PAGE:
There was a suggestion that the defendant must himself take the stand to rebutt the inference that arises.

That rebuttal may come from any evidence he chooses to introduce, many witnesses that may put on.

Indeed it may come from any circumstances in the case, including the government’s own evidence.

There well be that the government’s proof will show circumstances which on their face explain the presence of the defendant site and from the very start make the inference impossible or unlikely.

[Inaudible]

Louis F. Claiborne:

That is correct, Your Honor, the Second Circuit case —

[Inaudible]

Louis F. Claiborne:

Well, there is a clear decision to the contrary in the Six Circuit, but it is a per curiam opinion.

I believe it’s the Phillips case cited in the petition for certiorari, but the Second Circuit case dealt not with either of the presumptions.

Well, it may also dealt with these, it dealt also with the different presumption, one that there is an operation.

Perhaps this is the opportune moment to say that the opinion below insofar as it deals with the presumption, we are primarily talking about here that is carrying on the business of the distiller without bond is indefensible on its face in this respect.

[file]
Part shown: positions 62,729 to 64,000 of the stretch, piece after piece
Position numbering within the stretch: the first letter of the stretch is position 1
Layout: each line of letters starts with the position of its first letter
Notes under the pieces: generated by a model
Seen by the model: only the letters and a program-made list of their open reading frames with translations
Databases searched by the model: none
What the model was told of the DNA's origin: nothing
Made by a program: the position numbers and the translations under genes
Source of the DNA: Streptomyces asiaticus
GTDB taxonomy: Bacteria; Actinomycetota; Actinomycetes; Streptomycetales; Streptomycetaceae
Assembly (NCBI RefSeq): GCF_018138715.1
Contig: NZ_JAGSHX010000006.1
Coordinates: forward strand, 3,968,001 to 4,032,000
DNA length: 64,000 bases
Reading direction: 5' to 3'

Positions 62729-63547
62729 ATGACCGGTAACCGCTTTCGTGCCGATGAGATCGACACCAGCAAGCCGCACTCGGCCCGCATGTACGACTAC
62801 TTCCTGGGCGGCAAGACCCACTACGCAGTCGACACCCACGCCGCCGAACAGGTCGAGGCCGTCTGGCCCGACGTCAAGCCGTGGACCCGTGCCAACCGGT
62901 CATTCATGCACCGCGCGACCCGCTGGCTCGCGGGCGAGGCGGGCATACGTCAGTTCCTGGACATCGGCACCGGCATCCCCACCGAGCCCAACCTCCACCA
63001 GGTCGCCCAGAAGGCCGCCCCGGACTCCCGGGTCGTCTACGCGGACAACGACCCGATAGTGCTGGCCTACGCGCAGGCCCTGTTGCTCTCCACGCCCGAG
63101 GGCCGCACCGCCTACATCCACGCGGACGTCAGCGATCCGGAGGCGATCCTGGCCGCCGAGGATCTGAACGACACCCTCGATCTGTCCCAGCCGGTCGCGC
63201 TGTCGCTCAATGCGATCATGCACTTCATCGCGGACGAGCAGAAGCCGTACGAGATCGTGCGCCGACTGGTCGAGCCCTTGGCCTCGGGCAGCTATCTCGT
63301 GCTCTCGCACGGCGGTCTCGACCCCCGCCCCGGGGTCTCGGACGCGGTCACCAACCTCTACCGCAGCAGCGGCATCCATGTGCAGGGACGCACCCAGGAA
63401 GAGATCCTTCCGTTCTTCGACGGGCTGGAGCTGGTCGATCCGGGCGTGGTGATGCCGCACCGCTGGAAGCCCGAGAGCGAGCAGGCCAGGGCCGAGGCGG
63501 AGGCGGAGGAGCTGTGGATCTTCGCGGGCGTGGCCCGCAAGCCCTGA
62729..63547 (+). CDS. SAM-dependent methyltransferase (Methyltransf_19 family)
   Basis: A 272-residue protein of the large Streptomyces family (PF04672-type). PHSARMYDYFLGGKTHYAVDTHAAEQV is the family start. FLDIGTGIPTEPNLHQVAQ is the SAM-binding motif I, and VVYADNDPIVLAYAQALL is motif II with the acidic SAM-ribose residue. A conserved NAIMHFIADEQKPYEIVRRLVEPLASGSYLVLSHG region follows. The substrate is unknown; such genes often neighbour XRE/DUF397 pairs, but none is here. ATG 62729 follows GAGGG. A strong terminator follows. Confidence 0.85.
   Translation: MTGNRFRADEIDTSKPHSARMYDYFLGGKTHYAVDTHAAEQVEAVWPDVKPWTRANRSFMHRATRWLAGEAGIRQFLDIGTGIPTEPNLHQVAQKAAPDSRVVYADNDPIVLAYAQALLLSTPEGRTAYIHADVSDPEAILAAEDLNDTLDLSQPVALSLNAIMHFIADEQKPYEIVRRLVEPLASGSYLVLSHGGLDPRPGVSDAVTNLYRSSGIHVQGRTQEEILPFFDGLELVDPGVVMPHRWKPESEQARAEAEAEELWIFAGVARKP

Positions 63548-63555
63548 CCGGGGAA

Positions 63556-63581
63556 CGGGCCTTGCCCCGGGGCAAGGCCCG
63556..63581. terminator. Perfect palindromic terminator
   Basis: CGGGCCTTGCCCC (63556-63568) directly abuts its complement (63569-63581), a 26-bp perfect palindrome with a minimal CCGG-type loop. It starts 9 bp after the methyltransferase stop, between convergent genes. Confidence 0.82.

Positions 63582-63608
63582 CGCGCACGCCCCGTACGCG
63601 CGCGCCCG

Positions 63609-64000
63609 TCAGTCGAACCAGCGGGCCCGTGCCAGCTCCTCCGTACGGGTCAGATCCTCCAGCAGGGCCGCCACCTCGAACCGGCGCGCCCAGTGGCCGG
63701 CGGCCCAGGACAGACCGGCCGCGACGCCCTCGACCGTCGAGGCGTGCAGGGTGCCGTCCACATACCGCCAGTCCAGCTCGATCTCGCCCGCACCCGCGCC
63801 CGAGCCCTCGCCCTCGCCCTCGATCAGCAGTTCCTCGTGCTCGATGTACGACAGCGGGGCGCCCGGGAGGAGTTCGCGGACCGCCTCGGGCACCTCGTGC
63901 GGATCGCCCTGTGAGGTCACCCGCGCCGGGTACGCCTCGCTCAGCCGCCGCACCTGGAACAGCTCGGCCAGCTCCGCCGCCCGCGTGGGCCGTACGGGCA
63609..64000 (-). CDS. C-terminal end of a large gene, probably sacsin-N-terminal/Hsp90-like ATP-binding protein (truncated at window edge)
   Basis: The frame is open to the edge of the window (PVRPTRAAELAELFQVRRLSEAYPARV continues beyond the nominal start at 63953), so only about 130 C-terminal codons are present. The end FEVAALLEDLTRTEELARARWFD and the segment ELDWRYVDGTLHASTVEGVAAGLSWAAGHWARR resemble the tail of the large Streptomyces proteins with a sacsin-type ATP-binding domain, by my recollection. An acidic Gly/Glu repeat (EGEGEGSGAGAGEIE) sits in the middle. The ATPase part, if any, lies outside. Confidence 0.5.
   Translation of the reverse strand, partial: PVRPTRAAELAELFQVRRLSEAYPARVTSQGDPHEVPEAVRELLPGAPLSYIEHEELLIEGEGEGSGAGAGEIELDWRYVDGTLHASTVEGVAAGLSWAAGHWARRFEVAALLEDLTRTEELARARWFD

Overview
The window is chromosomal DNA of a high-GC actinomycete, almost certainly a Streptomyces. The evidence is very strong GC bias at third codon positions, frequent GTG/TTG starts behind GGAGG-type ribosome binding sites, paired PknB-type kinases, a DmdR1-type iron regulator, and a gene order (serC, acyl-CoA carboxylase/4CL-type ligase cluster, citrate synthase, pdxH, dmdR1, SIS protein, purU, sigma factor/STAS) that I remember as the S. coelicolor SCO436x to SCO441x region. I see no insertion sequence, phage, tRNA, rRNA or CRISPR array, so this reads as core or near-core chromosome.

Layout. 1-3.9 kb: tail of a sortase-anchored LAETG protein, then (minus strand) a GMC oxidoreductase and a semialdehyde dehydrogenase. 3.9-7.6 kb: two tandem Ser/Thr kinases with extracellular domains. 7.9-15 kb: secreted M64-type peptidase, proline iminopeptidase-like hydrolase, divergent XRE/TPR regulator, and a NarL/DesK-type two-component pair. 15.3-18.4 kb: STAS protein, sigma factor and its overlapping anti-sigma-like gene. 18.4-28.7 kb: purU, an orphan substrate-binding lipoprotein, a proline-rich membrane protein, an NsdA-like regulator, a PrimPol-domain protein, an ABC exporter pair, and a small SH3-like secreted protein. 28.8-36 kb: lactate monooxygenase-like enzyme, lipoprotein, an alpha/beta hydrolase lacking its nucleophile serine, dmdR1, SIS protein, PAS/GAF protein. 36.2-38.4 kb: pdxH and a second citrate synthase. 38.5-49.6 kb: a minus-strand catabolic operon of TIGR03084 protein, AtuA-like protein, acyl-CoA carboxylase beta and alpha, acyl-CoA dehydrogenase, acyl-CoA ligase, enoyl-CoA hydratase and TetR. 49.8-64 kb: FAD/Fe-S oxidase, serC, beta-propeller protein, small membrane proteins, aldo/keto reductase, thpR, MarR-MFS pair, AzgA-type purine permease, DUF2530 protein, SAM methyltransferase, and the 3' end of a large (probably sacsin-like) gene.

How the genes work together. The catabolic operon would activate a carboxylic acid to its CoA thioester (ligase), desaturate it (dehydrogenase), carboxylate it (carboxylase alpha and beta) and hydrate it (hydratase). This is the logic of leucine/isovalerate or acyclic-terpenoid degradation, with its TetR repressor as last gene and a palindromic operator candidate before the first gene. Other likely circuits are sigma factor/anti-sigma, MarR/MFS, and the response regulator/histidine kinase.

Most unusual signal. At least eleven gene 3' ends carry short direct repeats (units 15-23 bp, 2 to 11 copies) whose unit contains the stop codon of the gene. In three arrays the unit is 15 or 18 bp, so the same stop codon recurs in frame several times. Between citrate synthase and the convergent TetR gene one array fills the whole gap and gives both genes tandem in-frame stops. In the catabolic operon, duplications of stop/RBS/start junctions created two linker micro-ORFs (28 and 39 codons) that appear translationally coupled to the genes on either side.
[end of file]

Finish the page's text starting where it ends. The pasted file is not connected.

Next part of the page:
The opinion deals primarily with the irrationality of presuming that a man present is the possessor of the still taking a very narrow view of possession and basing its narrow view of possession on this Court’s decision in Bozza which as I shall try to explain later, we think was legislatively altered or overruled.

But from that premise, that presence is not the proper predicate for an inference of possession.

It then goes on to say, a fortiori presence cannot bring us to an inference of carrying on the business of the distiller assuming that the necessary intermediate link is a finding of possession.

In other words, assuming that one carries on the business has to be a possessor.

In viewing that, it expressly ignores this Court’s holding in Bozza where the Court found as to the defendant that whereas he was not a possessor, he was carrying on the business of the distiller.